Kitchen Design Trends Through the Decades

Kitchen Design Trends Through the Decades

One of the most prominent places to see the shift in attitudes, both socially and design-wise, has been through the lens of the domestic kitchen. In the past century, kitchen design trends have swung back and forth on the pendulum between “fun and funky” and “sleek and restrained.” From the sterile white porcelains of the ’20s to the macramé plant hangers of the ’70s, the kitchen was a physical representation of the American psyche: a gathering place, somewhere to enjoy your family and feel a sense of belonging and comfort.

I learned that the hard way when I lived in an apartment without a dedicated kitchen. Since I didn’t really cook much anyway, I initially dismissed the omission. Little did I know that living without easy access to a kitchen—even if it’s just a place to make your coffee and zone out in the morning—is a huge bummer. After I left that apartment, I made it a priority to find a place where I could really embrace the idea of making my own food. And that’s when I really started to see the kitchen as more than just a place to microwave a cup of mac and cheese–it’s the heart of the home.

It’s not easy maintaining a kitchen: They get messy! Things can get out of hand fast. But the more time I’ve spent in mine, the more I’ve really learned to love it. I’ve taken to baking cookies and actually cooking dinner. I still live in a rental, but I fantasize about removing some of the contractor-grade cabinetry and painting it all a fun shade of green. Until then, I’ll live vicariously through the kitchen design trends of the past through vintage catalog scans and kitchen appliance advertisements.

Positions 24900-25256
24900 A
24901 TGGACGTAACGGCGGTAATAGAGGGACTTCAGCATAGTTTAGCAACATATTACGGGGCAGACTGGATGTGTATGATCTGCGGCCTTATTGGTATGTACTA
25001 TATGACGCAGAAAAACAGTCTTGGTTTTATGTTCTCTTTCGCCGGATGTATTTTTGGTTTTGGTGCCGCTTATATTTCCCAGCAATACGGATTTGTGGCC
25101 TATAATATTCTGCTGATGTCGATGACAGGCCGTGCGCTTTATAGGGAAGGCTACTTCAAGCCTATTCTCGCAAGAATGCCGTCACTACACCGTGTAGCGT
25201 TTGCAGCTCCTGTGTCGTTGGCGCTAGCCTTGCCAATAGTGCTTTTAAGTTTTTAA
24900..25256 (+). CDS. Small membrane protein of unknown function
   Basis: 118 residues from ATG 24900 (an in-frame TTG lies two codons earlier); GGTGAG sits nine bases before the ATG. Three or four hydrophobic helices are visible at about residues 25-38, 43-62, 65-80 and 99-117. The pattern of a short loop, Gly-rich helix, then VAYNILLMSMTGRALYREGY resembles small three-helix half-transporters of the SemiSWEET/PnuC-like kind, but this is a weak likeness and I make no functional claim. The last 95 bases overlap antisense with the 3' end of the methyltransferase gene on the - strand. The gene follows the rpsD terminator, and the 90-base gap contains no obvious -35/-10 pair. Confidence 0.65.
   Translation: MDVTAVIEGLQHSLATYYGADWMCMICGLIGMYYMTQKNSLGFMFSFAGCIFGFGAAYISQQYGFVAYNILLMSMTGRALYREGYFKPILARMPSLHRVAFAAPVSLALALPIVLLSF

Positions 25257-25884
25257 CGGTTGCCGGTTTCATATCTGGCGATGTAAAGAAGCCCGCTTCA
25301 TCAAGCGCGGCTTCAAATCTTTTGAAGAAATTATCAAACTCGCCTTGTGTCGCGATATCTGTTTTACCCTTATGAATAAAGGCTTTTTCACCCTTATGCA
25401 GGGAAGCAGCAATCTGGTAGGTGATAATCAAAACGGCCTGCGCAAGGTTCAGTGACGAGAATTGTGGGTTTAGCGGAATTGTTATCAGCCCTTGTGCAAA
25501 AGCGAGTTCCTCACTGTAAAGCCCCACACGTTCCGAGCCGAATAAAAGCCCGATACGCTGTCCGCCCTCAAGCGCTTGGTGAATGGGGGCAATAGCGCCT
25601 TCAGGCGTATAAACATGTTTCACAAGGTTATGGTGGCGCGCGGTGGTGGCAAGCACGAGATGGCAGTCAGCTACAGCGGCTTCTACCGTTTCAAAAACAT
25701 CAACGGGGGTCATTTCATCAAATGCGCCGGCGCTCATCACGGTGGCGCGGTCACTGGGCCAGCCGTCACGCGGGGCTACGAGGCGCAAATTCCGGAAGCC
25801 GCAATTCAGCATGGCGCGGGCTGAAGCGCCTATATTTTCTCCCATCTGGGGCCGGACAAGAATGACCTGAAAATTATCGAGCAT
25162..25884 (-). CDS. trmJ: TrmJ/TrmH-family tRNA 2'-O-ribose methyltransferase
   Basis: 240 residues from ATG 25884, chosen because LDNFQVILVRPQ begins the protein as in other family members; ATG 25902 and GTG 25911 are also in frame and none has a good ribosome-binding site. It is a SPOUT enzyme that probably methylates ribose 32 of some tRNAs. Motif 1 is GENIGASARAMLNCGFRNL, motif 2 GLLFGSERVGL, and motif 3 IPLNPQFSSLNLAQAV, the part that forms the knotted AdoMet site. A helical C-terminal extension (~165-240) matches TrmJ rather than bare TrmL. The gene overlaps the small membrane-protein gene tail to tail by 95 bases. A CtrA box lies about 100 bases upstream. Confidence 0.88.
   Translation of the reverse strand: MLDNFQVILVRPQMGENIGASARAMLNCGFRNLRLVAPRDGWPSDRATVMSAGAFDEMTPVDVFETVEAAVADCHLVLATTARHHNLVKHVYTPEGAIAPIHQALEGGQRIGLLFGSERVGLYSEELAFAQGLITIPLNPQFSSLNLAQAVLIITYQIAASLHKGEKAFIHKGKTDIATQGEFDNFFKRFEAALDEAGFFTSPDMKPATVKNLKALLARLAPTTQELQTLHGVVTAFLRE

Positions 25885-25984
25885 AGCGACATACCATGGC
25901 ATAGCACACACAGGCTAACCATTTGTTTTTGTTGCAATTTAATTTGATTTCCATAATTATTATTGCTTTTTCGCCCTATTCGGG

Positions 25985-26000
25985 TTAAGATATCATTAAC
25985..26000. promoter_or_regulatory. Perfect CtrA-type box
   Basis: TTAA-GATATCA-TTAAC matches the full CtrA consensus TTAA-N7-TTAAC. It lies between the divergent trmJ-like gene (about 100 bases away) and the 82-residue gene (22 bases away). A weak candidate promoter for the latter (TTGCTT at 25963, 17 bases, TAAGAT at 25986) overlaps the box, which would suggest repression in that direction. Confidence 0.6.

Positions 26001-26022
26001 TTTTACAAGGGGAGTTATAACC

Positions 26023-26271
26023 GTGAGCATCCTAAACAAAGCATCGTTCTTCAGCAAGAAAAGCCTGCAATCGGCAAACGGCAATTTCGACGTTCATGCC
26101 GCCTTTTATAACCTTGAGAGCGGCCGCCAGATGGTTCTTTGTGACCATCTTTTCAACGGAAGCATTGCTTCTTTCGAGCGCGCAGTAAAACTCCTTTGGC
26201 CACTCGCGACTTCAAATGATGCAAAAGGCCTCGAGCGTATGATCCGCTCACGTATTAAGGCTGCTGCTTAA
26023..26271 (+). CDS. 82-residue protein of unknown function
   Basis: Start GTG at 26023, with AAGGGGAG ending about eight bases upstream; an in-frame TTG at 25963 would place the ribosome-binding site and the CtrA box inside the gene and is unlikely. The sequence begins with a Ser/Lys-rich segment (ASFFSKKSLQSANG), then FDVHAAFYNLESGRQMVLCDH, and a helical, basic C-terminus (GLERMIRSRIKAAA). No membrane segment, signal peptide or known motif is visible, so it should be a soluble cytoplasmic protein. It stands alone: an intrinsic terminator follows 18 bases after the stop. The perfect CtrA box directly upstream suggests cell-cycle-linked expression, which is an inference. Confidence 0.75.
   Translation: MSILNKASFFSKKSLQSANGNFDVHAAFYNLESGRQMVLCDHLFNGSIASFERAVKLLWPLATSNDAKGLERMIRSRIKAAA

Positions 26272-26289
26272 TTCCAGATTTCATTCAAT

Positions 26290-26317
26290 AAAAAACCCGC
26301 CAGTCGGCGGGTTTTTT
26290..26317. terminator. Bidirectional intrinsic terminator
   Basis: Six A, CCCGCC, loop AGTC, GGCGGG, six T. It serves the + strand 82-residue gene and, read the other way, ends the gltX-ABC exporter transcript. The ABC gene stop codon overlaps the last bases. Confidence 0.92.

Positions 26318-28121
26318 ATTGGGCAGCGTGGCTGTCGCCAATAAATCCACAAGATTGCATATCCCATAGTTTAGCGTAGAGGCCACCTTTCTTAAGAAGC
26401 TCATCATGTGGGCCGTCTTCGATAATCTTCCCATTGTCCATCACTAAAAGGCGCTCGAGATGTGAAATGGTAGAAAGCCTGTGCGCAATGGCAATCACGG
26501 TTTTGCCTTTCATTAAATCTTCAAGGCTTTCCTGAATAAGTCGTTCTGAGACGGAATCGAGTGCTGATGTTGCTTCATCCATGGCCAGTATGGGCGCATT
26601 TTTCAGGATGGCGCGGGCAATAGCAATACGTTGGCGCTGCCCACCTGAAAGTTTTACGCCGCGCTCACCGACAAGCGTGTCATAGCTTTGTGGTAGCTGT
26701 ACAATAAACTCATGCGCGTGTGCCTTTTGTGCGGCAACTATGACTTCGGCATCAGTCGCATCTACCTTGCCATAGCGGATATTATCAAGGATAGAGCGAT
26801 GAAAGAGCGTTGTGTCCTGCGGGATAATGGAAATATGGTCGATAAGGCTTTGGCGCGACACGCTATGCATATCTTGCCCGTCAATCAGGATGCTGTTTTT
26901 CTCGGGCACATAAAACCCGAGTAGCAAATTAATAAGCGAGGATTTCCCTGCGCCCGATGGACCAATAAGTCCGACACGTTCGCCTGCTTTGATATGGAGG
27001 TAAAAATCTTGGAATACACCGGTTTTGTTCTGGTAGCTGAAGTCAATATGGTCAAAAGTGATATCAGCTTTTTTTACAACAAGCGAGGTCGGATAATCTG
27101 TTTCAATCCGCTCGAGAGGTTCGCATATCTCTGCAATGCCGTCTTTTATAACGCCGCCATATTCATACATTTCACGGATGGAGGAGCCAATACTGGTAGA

A traditional kitchen designed by George Sakier in the late 1930s.

A traditional kitchen designed by George Sakier in the late 1930s.

Photo: Print Collector/Getty Images

1920s–1930s: Shaping up for the future

In the 1920s and 1930s, we started moving away from the rounded, effusive, decorative shapes of the late Victorian and Edwardian eras for a more restrained, sleek style. Art Deco was the most popular, especially in public buildings like the skyscrapers of New York City. That said, for such a dramatic design vernacular, American homeowners had to find a way to apply Art Deco elements to their homes, which were usually much more modest than the Chrysler building.

During this period, kitchens made more use of tiling, both on floors and in walls. Similar to what was happening in bathrooms, tiles kept surfaces cleaner because they weren’t absorbent like wood and could easily be wiped off. Flooring gave homeowners the chance to express their inner Art Deco as a focus on geometric shapes emerged. Linoleum floors gave people the opportunity to add some pizazz to what would have been boring hardwood before–classic checkerboard was the most popular choice, but into the 1930s, colorful, angular patterns became more en vogue. “I find myself pulling inspiration from the mixed patterns and bold color choices of the Art Deco era,” says Sapna Aggarwal, designer and founder of Bungalowe, who often works with 1920s-era Craftsman-style homes.